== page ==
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Watch Out, Climate Change Deniers — the Canadian Government Could Be Coming for You

An environmental advocacy organization has filed a complaint to the Canadian Competition Bureau asking it to investigate groups paying for billboards and websites that claim global warming isn’t happening.
Billboard by Friends of Science in 2014. Photo via Greenpeace.

A complaint filed Thursday could lead to criminal or civil charges against Canadian climate change denial groups.

Environmental advocacy organization Ecojustice filed the complaint to the Competition Bureau asking the Canadian agency to investigate groups paying for billboards and websites that claim global warming isn't happening, and that humans aren't driving climate change.

If the Commissioner of Competition finds there's truth to the complaint, Canada's Attorney General could bring charges against the climate change denial groups, or the Commissioner could start civil court action.


In the complaint, Ecojustice accuses "denier groups" of making claims without any basis in science, citing examples including a 2014 billboard that proclaimed "The sun is the main driver of climate change. Not you. Not CO2." And a website that claims "the earth's atmosphere is not warming," and "Al Gore was wrong about CO2."

"Just as with tobacco, these misrepresentations are designed to sow doubt in the public's mind about the reality, causes, and consequences of global warming and climate change," the complaint, written by lawyer Charles Hatt, states. By misrepresenting this evidence, the tobacco industry was able to delay harm to its business interests, the application states.

Related: Climate Activism Under Attack: COP21 - Climate Emergency (Dispatch 2)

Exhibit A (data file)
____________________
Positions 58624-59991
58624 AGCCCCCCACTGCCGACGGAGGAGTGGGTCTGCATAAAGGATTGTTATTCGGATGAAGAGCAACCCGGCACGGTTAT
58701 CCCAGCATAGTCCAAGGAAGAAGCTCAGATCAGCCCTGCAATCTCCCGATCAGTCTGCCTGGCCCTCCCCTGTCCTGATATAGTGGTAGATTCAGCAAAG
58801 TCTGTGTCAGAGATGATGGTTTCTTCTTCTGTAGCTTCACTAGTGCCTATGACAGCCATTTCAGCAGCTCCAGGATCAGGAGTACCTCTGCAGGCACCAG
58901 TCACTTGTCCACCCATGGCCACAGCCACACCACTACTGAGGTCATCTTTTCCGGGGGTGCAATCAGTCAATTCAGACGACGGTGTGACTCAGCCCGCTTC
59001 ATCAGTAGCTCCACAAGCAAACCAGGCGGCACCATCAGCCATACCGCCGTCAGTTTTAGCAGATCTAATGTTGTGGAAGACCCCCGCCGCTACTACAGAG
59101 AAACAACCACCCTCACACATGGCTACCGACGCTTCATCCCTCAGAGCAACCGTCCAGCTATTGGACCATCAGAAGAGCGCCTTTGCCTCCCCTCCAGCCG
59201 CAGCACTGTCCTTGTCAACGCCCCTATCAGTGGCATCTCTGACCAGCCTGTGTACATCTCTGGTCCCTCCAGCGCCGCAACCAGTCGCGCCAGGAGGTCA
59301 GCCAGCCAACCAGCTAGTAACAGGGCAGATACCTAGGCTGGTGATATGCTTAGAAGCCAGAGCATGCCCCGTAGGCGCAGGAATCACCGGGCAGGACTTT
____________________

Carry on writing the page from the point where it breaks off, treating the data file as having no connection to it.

The application accuses the groups Friends of Science, Heartland Institute and International Climate Science Coalition of making "false and misleading representations about the reality, causes and consequences of global warming and climate change, in contravention of the Competition Act."

Anyone who "knowingly or recklessly [makes] a representation to the public that is false or misleading in a material request" contravenes the Competition Act.

When news of the complaint reached Twitter, Friends of Science said in a statement they weren't notified in advance, and said "the publication of the complaint and attendant publicity, prior to Friends of Science Society receiving any official notice of such action, appear to violate the nature and intent of Competition Bureau work, and to unfairly and publicly make damaging allegations against Friends of Science Society and other parties named in the document, which are not founded on investigative outcomes."

The Ecojustice complaint was filed on behalf of six Canadians, including executive director of Ecojustice Devon Page, former Canadian ambassador to the UN Stephen Lewis, IPCC lead author Danny Harvey and three environment and climate scientists.

Follow Hilary Beaumont on Twitter: @hilarybeaumont